• What if my child is “not yet meeting expectations?” Generally, parents should not panic if their child’s learning doesn’t match up exactly with the “requirements” schools ask for when registering young children. If your child is an eager learner, curious and interested and participating actively in a variety of daily life activities, that child has a good chance of succeeding academically when they are ready and interested. In countries like Finland, in educational systems like Montessori, and in many homeschool families, children are encouraged to do lots of play and exploration, and are not formally taught “reading, writing, and arithmetic” until at least 8 years of age, or even older. And over and over again, it has been proven that when children are able to start formal academics when they are developmentally ready and are personally interested, they often learn the same literacy skills in a period of 3 or 4 months that many children in traditional primary programs take 3 or 4 years to develop. Parents should not feel pressured to force their young child to “meet or exceed” academic requirements that the child is not yet ready for; too much pressure takes away a child’s joy of learning and destroys natural curiosity and creativity.
  • Whole life learning: As a parent tutor, in the primary years you will want to focus on activities that support the school learning to some degree, but ideally in a more “whole life” way of learning. When a child is exhausted from the “academic life” at school, home should be a place of comfort and fun and creative learning.
  • Drilling “the basics:” Parents often feel under pressure to drill their young children in their ABCs, numbers, arithmetic facts, spelling, and reading and writing practice. And “basics” are important: they lay the foundation upon which more advanced concepts and skills are built. Unfortunately, for many children, repetitious drills can lead to family wars instead of to positive learning. But there are so many different and fun ways to help your child learn these basics. For example, for addition, subtraction, multiplication and division “math facts” you might try some of the following varied approaches. (You can also do similar activities for the alphabet, spelling and other “basics.”)
    • Use real items (“manipulatives”) such as interlocking blocks, dry beans or macaroni, coins, etc. to demonstrate the facts.
    • Play “store” and have your child figure out which coins to use to pay for the “prices” of objects.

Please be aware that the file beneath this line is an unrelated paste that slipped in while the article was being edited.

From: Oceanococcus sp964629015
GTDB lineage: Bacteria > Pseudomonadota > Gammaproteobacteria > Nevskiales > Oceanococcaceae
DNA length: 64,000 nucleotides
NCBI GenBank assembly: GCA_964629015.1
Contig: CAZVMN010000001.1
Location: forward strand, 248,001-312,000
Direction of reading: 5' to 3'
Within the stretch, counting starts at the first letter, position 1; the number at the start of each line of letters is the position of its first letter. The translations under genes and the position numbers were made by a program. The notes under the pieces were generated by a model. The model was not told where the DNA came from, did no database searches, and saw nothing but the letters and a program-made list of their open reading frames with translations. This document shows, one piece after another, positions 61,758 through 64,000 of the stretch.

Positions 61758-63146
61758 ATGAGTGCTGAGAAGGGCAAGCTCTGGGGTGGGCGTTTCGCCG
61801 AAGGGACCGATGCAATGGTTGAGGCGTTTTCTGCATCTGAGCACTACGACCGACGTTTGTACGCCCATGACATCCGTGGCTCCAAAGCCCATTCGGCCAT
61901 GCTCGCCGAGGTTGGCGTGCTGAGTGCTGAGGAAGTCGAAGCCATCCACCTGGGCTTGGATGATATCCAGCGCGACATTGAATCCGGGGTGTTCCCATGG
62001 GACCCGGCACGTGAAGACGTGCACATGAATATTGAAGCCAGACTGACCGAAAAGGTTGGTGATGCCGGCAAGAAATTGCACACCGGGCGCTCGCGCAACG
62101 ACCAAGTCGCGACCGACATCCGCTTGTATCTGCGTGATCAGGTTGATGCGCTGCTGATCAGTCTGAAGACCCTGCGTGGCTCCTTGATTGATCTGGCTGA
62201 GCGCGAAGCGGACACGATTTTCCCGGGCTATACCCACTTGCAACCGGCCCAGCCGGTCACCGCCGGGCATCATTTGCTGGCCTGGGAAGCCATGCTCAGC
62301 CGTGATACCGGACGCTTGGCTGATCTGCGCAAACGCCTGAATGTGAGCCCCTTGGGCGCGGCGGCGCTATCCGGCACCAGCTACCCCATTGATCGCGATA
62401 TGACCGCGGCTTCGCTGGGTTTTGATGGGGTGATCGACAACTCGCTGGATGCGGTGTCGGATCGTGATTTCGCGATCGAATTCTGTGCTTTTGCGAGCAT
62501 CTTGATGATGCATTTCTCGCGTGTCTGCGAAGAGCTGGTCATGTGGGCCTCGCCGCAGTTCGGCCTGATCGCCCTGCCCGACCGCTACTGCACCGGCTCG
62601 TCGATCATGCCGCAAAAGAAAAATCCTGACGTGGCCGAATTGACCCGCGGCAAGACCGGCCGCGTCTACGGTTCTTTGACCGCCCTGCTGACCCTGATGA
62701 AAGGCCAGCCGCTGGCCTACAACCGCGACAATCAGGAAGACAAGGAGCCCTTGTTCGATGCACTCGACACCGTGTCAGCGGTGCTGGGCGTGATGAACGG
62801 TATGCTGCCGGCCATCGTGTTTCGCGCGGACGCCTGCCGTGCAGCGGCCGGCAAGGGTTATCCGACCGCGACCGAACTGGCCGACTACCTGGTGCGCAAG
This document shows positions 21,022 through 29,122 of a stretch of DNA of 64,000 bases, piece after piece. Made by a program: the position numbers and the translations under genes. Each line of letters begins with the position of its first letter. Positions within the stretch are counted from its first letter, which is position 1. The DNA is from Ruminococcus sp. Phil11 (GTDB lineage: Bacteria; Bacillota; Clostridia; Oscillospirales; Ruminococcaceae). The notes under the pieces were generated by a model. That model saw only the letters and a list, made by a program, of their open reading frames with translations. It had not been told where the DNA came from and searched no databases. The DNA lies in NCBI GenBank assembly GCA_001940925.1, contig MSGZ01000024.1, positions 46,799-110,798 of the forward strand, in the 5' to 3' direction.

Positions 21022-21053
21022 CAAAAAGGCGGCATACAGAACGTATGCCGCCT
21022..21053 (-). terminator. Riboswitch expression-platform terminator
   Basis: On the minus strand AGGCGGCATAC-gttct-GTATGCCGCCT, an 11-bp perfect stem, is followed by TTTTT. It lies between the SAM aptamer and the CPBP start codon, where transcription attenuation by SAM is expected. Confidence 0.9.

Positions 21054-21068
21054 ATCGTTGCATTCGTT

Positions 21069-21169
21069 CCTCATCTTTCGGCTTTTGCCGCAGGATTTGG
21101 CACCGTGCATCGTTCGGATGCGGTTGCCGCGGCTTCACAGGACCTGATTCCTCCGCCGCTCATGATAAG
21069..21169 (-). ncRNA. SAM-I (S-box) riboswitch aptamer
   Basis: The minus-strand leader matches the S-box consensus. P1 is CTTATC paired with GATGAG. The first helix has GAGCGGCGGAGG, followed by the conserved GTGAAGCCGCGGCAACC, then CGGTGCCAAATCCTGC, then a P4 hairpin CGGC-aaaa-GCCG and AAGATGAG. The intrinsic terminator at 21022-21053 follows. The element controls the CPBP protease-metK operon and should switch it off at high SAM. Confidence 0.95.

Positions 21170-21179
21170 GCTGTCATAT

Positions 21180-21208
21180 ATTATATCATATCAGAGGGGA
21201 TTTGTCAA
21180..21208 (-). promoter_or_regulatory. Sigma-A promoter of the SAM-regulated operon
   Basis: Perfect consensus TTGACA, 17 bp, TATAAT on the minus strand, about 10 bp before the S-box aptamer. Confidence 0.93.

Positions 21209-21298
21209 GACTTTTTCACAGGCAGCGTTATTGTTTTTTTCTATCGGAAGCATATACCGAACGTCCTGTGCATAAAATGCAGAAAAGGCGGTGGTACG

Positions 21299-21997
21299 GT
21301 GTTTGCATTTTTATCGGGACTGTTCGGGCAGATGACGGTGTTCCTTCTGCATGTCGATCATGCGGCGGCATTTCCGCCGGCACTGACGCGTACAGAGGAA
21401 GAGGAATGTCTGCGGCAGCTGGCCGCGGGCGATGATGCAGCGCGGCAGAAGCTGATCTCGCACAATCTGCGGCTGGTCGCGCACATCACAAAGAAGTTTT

• Look on the internet for good sites with lots of arithmetic games.
    • Get flash cards from the dollar store, or games like “Multiplication Bingo.”
    • Play dice games like “Snakes and Ladders” or “Dominoes” to practice addition. (You can often get fun table games at second-hand stores very inexpensively, or share games among a group of families).
    • Sing arithmetic facts (eg. sing “9 times 5 is 45” to the tune of “Mary had a Little Lamb.”)
    • Use movement as you practice facts–bounce a ball, clap, jump up steps, jump on a trampoline, etc.
    • Create your own entertaining or family-relevant word problems or stories for your facts.
    • Take your child shopping, banking, out for walks and drives, and watch out for all kinds of chances to use math facts.
    • Use rhyme and rhythm while repeating facts aloud: “5 times 5 is 25, 7 times 5 is 35, 9 times 5 is 45…”
    • “Write” the answer to a fact with your finger in the air (or on a wall, or on a sidewalk–use sidewalk chalk) as you say the equation aloud and give the answer.
    • Use colourful felt pens or crayons to write the facts.
    • Draw a funny picture to go with a fact you’re having trouble remembering.
    • “Write” facts in a tray of sand or salt or shaving cream; “erase” and do them again and again.
    • Type facts on your computer, using large, fun fonts; read aloud as you type.
    • Use different materials to write facts (paint brush, coloured pencils, chalk, markers, etc.).
    • Get a partner to practice the facts with you each day for 10 minutes or so (much better than once or twice a week for longer periods).
    • Have a “math facts bee” (like a “spelling bee”) with friends or family.
    • Play “Hangman” with math facts and see how many you get right before you get “hanged.”
    • Carry an index card with math facts on it in your pocket, and practice them while riding in the bus or car, waiting for appointments, during commercial breaks on TV, etc.